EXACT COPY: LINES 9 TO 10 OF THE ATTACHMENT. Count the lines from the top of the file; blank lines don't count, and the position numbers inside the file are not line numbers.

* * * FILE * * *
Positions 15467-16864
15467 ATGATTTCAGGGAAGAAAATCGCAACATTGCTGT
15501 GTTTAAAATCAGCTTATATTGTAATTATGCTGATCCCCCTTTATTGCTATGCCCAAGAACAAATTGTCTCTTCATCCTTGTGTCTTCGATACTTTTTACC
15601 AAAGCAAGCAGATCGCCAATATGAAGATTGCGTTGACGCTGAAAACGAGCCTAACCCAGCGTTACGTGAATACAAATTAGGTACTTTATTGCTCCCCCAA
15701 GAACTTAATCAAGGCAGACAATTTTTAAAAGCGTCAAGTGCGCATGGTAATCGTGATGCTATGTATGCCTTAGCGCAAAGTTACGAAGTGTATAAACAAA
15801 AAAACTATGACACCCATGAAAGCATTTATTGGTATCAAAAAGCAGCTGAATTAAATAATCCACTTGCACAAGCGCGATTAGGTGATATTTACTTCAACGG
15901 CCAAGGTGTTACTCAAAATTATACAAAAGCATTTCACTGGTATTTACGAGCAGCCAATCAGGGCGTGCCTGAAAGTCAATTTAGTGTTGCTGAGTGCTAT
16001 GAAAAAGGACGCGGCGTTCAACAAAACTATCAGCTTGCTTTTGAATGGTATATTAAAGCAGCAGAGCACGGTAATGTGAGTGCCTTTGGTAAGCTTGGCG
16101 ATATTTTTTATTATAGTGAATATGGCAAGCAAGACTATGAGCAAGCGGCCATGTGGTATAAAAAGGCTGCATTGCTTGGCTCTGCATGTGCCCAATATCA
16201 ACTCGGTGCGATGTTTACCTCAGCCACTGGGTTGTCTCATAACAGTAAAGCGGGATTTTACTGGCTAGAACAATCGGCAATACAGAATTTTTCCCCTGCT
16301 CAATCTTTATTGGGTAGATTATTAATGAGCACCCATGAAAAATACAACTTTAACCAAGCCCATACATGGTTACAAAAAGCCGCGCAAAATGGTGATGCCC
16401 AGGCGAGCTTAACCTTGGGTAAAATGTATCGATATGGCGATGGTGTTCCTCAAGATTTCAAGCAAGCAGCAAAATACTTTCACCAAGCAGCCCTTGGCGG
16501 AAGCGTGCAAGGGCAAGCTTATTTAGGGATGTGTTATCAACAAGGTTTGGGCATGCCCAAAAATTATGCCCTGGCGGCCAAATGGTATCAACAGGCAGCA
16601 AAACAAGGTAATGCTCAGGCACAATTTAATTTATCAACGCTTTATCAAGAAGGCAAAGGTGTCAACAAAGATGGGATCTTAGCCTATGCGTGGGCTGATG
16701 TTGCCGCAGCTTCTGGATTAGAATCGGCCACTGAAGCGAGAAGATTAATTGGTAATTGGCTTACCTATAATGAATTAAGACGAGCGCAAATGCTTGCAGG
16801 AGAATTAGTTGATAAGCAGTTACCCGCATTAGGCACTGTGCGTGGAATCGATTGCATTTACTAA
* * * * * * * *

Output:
16101 ATATTTTTTATTATAGTGAATATGGCAAGCAAGACTATGAGCAAGCGGCCATGTGGTATAAAAAGGCTGCATTGCTTGGCTCTGCATGTGCCCAATATCA
16201 ACTCGGTGCGATGTTTACCTCAGCCACTGGGTTGTCTCATAACAGTAAAGCGGGATTTTACTGGCTAGAACAATCGGCAATACAGAATTTTTCCCCTGCT